In Love With Ten

Wearing electric pink lip dye,
she slips the car into auto-pilot
and rummages
through her purse
while the vehicle
sweeps through the Lincoln Tunnel.

Did I forget my O-mask?
No. Thank gods.
It’s under the seat.

The car turns too quickly
where the old straw bends,
so she grabs the steering wheel
and pumps the breaks once,
then lets it glide.

Auto-pilot is a ten-dimensional bitch.

At the restaurant,
she sits in a booth aglow
with neon pink lights and Jinny,
who has recently gone hairless,
her tattooed skull oiled.

She taps on the menu screen
embedded in the tabletop.

Impossible Burger one or zed?

How about both? Jinny says.
You can have
whatever you desire.

I know, but sometimes
it would be nice to be told
what to eat.

Maybe if we lived
in the last millennium.

She selects Custom and
her order is accepted,
except she forgets to order
the special sauce.

Did I tell you Ten is coming?
Jinny says suddenly.

She doesn’t have time
to think of a response because
Ten slips into the seat next
to her.

This was a set-up.
Gods-damn you Jinny.

Ten’s shoulder brushes hers
and she bites her lip,
thanking the gods her
pink dye isn’t mood changing.

Ten is not shy.
No, definitely not.

She feels his hand on the inside
of her thigh while she
fumbles in her purse,
pretending to look for her O-mask.

No smog tonight, Ten says
as he curls a lock of her
hair around his finger.

I didn’t say it was okay
to touch me.

You’re not saying no.

She frowns and glares at
Jinny who wears a dirty smile.

Do we really need to wait?

No, she says.
Fuck it. Let’s go.

They get back into the car,
watching the remains of the city
streak by as they caress
the dark highway.

Lower the seats, she commands.

They fall prostrate.

His hands are on her now,
her tank top is off,
her O-mask forgotten,
their breath shallow.

His body clogs her mind
with memories of
how much she hates him
and loves him at the
same time.

Nothing but skin and sweat,
but the car jerks around a bend
and she topples off.

Ten laughs.
Where are we going?

10 hours inland.
She kisses him.

Where’s that? Chicago?

So am I your captive?

Indeed, Ten, you are.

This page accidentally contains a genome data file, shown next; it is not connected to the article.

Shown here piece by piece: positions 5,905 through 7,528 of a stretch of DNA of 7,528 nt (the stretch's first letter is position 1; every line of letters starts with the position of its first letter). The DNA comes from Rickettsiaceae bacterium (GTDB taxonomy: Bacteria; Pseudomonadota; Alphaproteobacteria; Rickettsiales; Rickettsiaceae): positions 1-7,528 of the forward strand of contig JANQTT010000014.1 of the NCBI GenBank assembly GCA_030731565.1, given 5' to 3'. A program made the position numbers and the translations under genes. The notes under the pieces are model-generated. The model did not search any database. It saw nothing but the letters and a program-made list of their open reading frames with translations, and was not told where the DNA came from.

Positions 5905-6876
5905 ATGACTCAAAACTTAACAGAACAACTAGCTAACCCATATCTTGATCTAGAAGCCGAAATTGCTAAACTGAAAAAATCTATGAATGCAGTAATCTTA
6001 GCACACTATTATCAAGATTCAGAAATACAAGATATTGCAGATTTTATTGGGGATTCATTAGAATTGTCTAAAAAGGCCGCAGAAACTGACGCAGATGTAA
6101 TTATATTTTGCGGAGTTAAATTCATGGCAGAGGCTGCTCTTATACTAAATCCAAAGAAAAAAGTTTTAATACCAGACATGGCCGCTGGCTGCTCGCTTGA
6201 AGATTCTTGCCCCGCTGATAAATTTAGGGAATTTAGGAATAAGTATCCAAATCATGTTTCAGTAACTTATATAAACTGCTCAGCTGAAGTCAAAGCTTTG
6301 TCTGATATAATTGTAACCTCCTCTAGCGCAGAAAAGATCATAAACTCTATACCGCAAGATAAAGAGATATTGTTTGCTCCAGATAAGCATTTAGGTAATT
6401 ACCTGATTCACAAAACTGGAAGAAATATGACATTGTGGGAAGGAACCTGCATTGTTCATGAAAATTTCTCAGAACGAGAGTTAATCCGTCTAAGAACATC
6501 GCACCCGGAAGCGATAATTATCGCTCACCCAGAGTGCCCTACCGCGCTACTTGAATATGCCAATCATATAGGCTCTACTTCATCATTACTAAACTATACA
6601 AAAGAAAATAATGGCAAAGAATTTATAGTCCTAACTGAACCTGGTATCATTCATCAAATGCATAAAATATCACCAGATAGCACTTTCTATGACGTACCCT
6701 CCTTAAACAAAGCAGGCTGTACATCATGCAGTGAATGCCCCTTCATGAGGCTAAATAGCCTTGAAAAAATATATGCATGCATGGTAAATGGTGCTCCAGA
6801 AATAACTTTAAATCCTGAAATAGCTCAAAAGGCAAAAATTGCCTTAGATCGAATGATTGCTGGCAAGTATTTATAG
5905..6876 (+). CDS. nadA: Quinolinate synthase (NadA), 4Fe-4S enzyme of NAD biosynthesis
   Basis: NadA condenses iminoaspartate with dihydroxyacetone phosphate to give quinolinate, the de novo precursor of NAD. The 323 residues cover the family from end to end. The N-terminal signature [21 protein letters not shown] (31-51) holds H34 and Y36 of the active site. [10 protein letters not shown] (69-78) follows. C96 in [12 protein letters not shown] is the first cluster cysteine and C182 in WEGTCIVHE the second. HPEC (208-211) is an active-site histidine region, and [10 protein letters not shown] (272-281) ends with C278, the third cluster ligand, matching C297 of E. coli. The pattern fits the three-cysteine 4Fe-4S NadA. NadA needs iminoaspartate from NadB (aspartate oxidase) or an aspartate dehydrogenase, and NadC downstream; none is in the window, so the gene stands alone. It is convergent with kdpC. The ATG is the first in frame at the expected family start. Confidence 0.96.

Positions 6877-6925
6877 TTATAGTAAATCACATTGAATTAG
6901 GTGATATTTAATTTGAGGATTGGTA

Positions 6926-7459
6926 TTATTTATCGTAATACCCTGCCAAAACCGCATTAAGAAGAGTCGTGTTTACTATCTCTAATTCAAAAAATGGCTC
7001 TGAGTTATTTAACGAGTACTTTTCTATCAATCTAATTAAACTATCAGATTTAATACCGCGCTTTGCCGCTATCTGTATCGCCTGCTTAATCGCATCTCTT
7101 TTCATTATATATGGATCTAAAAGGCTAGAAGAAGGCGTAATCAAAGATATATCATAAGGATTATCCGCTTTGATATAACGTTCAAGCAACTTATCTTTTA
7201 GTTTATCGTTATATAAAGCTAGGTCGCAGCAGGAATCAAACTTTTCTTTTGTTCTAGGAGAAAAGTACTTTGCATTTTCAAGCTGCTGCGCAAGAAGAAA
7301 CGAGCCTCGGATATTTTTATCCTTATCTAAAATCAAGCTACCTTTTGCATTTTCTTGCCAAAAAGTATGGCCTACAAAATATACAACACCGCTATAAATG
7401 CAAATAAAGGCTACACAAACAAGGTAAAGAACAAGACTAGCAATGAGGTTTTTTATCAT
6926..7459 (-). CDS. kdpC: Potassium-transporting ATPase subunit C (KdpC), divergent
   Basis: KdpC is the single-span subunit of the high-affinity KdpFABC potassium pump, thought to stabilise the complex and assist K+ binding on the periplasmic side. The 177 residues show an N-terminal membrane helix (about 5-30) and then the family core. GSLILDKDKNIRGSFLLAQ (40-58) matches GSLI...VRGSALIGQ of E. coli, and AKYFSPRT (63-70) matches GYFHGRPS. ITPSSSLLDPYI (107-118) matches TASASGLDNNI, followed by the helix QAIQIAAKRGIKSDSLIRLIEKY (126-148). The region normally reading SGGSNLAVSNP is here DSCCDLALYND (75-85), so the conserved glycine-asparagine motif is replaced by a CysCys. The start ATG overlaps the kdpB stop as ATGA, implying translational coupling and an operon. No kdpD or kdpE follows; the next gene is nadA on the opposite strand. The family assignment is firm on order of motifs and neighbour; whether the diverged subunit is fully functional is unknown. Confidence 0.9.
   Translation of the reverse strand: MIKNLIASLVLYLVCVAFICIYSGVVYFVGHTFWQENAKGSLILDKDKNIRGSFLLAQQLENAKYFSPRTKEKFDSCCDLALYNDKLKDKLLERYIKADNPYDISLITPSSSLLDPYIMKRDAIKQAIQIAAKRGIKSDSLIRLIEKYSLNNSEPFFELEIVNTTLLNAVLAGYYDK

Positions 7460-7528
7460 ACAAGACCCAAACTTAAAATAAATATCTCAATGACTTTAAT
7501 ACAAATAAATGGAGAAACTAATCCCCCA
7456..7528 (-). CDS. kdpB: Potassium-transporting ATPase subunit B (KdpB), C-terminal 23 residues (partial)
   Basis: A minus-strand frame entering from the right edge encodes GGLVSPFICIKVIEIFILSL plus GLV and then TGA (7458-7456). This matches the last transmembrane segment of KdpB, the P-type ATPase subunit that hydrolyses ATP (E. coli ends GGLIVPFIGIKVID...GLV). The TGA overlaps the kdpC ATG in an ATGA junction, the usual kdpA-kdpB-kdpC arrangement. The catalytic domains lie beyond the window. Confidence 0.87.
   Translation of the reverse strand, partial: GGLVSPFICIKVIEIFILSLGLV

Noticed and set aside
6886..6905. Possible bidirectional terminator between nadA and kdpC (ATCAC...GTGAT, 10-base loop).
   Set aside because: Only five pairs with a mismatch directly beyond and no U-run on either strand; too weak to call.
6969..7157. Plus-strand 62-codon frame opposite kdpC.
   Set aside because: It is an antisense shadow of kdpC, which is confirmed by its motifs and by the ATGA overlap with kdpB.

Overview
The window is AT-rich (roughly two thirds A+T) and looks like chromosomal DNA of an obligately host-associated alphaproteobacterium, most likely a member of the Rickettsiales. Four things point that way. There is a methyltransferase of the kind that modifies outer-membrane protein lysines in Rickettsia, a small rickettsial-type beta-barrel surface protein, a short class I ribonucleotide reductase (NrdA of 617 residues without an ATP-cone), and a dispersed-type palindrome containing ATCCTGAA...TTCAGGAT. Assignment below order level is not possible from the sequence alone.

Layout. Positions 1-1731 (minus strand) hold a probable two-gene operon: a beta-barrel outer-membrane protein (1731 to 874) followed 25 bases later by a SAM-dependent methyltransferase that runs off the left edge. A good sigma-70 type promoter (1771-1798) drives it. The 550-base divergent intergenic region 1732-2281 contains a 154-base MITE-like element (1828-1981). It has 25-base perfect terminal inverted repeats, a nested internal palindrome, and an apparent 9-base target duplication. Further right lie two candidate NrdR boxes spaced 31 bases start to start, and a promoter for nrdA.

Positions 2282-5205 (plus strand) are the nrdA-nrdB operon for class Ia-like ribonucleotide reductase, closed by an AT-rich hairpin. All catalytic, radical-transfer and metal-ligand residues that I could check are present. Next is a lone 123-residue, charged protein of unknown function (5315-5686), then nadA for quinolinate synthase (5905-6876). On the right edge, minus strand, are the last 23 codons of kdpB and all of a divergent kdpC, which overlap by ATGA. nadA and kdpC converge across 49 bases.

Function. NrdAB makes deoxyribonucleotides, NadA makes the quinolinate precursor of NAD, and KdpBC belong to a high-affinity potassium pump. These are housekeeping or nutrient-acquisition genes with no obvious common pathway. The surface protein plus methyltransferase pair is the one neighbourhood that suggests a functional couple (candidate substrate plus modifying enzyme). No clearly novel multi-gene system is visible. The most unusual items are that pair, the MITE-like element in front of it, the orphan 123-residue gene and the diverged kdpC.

When I Lived in the Desert

Once in a previous life,
I saw muslin drapes
billowing in a room
with white-washed walls
and wooden furniture
where a pitcher of water
sat on a stand
near the door.

There in that room
I lay dying
on a bed of
rough-hewn pillows
and thin sheets
that gathered at my ankles.

The curtains caught in the
the breeze and billowed
to and fro,
so that I could see the
cobalt sky and gray clouds
lined with golden sunlight
which spoke to me.

The clouds were sad
to hear of my
imminent departure,
and wished me well
in my next chapter,
for they had been
watching and guiding me
for many years.

This was quite unlike
the greedy stares
of my brothers who
surrounded my bedside,
staring down at me,
hands inside their robes,
hoods lowered,
words hushed,
faces featureless in my
fevered mind.

Traitors, all of them.

They did not carry
the Book
under the bleating sun
through the desert
in leather sandals
so worn that were it
not undignified
to have no shoes,
I would have left
them there in the
sea of sand.

My brothers did not
burn and peel,
nor feel
their tongue swell,
their mouth turn to plaster,
watch their ribs grow
in gnawing hunger,
only to stumble into
the Sacred City some
weeks later,
a worn rag of flesh.

They did not make
this Sacrifice.

Now, when I think of
the Book,
I see my hands turning its
thick pages that crack
with dryness under the sun.

The text is in a language
I do not understand,
but I know it speaks
the Truth,
which is Holy,
and a rarity
in any day.

My brothers,
these men who look
down at me dying,
like famished dogs
fighting over a carcass,
they only want my
place at the Temple
when I am gone.

And my heart
is blackened.

Before Wonderland

She’s like Alice before Wonderland
in a train car
just after she eats the cake
and we watch her grow
until she is too big to fit
through the door.

She’s Carroll’s prose
I am convinced
blonde hair
wearing in a flower dress
cut to fit her girlish figure and
a denim shirt tied around her waist.

Her head brushes the ceiling
of the swaying car
as she works her way
towards the back
where she hunches and leans
against the window.

The train hurtles through the tunnel
clicking and clacking
and I think
there is a Wonderland after all
but we’re a hare too big
to fit through the door.

Crow in Letters

“There’s a crow up there you see?” says the ferry man.

He points to the Erie Lackawanna sign in large, red and white letters above the dock. I jab my bike between the metal railing at the stern and give the handlebars a good shake to make sure they’re secure.

“What letter is he hiding in?” I say, squinting and looking up. I cannot find the crow.

“The R.” The ferry man shades his eyes with his hand. The river slops against the wooden pylons.

“Would be funny if he was in the C,” I say.

“Yeah.” The man chuckles.

“Or maybe he thinks he is a raven. That’s why he’s in the R.”

The ferry man’s eyes widen. “Oh, yes. But that could be bad. A very bad omen indeed.”

His mouth turns down in worry, and I mirror his frown. I should think before I speak. Who am I to darken this man’s day?

My knees wobbly, I slink onto the boat and take my seat amongst the passengers.

As the ferry pulls away from the dock, I look back up at the R, but still I do not see the crow.